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General Crossword Questions for “brevity”
The soul of wit?
Operation Brevity was a limited offensive conducted in mid-May 1941, during the Western Conceived by the commander-in-chief of the British Middle East Command, General Archibald Wavell, Brevity was intended to be a rapid blow against weak Axis front-line forces in the Sollum. — “Operation Brevity - Wikipedia, the free encyclopedia”, en.wikipedia.org
Brevity code, a vocal word replacement system. Brevity (comic strip), the comic strip created by Guy Endore-Kaiser and Rodd Perry. Operation Brevity, a World War II battle. This disambiguation page lists articles associated with the same title. — “Brevity - Wikipedia, the free encyclopedia”, en.wikipedia.org
Multiservice tactical brevity codes are codes used by various military forces. The scope is limited to those brevity codes used in multiservice operations and does not include words unique to single service operations. — “Brevity code - Wikipedia, the free encyclopedia”, en.wikipedia.org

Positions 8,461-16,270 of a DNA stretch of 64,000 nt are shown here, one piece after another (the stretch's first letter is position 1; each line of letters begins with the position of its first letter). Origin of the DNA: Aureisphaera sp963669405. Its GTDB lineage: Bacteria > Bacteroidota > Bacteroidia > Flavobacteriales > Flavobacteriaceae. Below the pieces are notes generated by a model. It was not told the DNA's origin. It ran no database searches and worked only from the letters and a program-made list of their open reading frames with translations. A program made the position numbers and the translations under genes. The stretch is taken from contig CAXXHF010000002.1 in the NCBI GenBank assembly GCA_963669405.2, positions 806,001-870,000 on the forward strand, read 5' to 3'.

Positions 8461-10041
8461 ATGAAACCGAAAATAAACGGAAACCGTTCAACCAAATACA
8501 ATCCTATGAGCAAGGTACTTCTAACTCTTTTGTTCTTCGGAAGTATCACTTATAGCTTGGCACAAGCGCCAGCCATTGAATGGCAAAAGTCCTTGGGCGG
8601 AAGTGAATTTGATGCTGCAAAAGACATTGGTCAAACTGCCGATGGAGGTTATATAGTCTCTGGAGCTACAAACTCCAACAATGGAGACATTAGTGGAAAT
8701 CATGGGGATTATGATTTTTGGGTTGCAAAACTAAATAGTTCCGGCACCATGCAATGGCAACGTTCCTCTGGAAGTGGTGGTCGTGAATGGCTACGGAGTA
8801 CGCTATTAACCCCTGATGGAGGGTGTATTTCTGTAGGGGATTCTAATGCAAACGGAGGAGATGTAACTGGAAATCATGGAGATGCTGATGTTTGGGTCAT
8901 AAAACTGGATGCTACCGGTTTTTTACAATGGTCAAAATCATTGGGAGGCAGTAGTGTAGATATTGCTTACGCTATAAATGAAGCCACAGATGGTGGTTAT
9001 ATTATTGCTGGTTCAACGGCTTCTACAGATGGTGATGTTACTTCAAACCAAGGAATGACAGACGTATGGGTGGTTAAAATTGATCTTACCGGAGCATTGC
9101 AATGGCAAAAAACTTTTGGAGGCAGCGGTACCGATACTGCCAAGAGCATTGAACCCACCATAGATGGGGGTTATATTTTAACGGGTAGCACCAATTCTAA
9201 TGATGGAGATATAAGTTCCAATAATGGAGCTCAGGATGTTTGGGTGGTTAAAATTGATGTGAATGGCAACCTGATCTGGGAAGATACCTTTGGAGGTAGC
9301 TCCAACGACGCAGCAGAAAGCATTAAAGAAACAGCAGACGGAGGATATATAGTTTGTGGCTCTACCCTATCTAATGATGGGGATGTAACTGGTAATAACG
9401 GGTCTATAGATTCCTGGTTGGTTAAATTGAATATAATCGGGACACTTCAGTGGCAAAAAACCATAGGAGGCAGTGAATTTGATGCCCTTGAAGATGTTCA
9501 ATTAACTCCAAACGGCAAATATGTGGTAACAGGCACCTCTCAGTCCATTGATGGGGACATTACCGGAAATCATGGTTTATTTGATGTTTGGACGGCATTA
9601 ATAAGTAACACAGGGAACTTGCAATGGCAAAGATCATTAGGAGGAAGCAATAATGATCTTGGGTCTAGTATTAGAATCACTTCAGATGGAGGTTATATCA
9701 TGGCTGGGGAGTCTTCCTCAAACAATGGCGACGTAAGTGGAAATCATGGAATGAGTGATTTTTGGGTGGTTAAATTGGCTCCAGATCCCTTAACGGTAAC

But what plays the mischief with this masterly code is the admirable brevity of it, which necessitates a vast volume of commentaries to expound it. — “Moby-Dick” by Herman Melville
I don't know what there was in this brevity of Mrs. — “The Turn of the Screw” by Henry James
At the inquiry office he asked with businesslike brevity about the trains for Dover. — “The Man who was Thursday” by GK Chesterton
But their very brevity and their obscurity reveal the intensity of the excitement which dominated me, and describe the actual position even better than my memory could do.)... — “A Journey to the Centre of the Earth” by Jules Verne
Excuse the brevity of this letter. — “Daniel Deronda” by George Eliot
Again: because it is a general complaint, that the favourites of princes are troubled with short and weak memories; the same doctor proposed, “that whoever attended a first minister, after having told his business, with the utmost brevity and in the plainest words, should, at his departure, give the said minister a tweak by the nose, or a kick in the belly, or tread on his corns, or lug him thrice by both ears, or run a pin into his breech; or pinch his arm black and blue, to prevent forgetfulness; and at every levee day, repeat the same operation, till the business were done, or absolutely refused.”... — “Gulliver's Travels” by Jonathan Swift